Skip to main content
Updated:
Original:

Cheyenne River Sioux Community Center Flattened by Winds, 40 Trapped Inside

About 40 leaders, elders and members of the Cheyenne River Sioux Tribe were trapped when strong winds collapsed the community center; four were injured.
Author:

About 40 tribal leaders, elders and others attending the May session of the Cheyenne River Sioux Tribal Council on May 6 were trapped, and several injured, when a “tornado or a microburst” slammed into the Cherry Creek Community building.

The winds badly damaged or completely destroyed several tribal buildings, including the community center, whose walls and ceiling collapsed, trapping those inside for up to an hour, KSFY News reported.

“I want to commend the rapid response from the individual community members in Cherry Creek who risked their lives to assist those who were caught inside the building,” said Chairman Harold Frazier in a statement, calling the event traumatic. “Those men and women went above and beyond to help.”

In all, four people were injured, Cheyenne River Law Enforcement Center administrative officer Bobbie Kraft told ABC News affiliate KSFY. Some of the injuries were serious, the tribe said, though no council members were among the injured. There were also no fatalities.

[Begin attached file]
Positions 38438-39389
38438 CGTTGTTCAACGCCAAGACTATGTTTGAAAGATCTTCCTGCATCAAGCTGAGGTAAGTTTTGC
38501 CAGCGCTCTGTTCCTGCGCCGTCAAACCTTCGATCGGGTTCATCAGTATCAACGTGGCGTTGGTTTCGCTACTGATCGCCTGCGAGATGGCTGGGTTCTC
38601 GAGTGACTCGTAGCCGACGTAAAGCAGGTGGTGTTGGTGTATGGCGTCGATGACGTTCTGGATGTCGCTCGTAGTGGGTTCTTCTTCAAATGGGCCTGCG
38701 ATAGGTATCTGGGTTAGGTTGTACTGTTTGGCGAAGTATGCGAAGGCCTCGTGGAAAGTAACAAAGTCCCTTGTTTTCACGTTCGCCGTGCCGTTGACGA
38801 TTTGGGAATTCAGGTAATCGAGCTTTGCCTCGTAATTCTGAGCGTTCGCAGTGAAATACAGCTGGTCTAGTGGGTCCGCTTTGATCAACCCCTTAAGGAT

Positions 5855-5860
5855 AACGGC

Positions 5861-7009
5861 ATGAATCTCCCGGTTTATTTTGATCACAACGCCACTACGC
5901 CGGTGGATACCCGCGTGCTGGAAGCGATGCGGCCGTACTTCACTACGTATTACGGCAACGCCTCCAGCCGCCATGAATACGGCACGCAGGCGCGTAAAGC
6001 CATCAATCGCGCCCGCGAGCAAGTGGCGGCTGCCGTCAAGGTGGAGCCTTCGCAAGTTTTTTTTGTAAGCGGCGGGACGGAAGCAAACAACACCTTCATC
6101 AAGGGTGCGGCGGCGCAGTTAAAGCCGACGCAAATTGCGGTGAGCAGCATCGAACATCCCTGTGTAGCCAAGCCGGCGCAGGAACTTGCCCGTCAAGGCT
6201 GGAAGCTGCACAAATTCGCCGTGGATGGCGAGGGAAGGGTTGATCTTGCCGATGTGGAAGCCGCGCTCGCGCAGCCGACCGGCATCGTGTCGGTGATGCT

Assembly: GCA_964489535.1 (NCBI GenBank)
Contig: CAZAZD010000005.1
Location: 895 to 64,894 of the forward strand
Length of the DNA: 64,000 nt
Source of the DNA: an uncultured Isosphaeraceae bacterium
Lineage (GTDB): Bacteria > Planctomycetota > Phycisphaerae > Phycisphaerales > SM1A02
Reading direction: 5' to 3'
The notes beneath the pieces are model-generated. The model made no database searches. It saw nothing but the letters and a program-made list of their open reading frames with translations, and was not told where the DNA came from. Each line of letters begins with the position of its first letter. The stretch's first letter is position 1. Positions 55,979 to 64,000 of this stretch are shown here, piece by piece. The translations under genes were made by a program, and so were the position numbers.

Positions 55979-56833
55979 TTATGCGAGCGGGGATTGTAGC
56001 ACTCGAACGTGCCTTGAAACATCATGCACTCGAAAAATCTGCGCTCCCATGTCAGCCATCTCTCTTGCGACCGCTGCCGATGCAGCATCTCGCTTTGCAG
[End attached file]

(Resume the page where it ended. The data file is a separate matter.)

“At this time my thoughts and prayers are with those who were affected by this dangerous and devastating event,” Frazier said.

“I would like to say thank you to Chairman Frazier, Tribal Councilmen and Tribal Councilwomen who were there consoling, helping lift beams and other things off the injured,” said District 4 Councilwoman Merrie Miller-White Bull in the statement. “I would like to thank the community members who came and helped.”

The tribe sent out a special thank you to a number of tribal agencies and organizations that helped in the rescue effort, as well as to the South Dakota Department of Public Safety.

While numerous tornadoes were reported across the Midwest on Wednesday, the National Weather Service said that although thunderstorms were nearby, it looked as though straight winds—which can reach 100mph—caused the damage, according to NBC affiliate KDLT News.